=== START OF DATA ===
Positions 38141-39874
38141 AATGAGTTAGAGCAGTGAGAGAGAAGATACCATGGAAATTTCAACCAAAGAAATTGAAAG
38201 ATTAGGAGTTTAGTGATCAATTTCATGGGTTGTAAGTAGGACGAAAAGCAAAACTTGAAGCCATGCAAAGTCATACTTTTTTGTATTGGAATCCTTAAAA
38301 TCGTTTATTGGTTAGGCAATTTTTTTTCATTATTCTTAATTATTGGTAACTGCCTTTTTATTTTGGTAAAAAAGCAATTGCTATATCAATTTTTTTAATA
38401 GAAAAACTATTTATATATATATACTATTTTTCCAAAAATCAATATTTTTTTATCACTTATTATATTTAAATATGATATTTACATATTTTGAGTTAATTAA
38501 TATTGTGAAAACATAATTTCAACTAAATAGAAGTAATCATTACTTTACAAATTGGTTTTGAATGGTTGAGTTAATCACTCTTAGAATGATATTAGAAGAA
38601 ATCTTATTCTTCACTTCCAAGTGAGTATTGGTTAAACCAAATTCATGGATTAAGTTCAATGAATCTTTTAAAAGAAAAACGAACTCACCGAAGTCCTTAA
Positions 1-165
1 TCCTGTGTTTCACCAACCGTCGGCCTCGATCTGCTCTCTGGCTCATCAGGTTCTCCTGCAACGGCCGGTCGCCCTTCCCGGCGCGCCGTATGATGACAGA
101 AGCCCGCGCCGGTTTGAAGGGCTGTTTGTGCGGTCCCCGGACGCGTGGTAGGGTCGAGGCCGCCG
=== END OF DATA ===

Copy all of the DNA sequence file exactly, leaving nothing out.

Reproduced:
Positions 38141-39874
38141 AATGAGTTAGAGCAGTGAGAGAGAAGATACCATGGAAATTTCAACCAAAGAAATTGAAAG
38201 ATTAGGAGTTTAGTGATCAATTTCATGGGTTGTAAGTAGGACGAAAAGCAAAACTTGAAGCCATGCAAAGTCATACTTTTTTGTATTGGAATCCTTAAAA
38301 TCGTTTATTGGTTAGGCAATTTTTTTTCATTATTCTTAATTATTGGTAACTGCCTTTTTATTTTGGTAAAAAAGCAATTGCTATATCAATTTTTTTAATA
38401 GAAAAACTATTTATATATATATACTATTTTTCCAAAAATCAATATTTTTTTATCACTTATTATATTTAAATATGATATTTACATATTTTGAGTTAATTAA
38501 TATTGTGAAAACATAATTTCAACTAAATAGAAGTAATCATTACTTTACAAATTGGTTTTGAATGGTTGAGTTAATCACTCTTAGAATGATATTAGAAGAA
38601 ATCTTATTCTTCACTTCCAAGTGAGTATTGGTTAAACCAAATTCATGGATTAAGTTCAATGAATCTTTTAAAAGAAAAACGAACTCACCGAAGTCCTTAA
Positions 1-165
1 TCCTGTGTTTCACCAACCGTCGGCCTCGATCTGCTCTCTGGCTCATCAGGTTCTCCTGCAACGGCCGGTCGCCCTTCCCGGCGCGCCGTATGATGACAGA
101 AGCCCGCGCCGGTTTGAAGGGCTGTTTGTGCGGTCCCCGGACGCGTGGTAGGGTCGAGGCCGCCG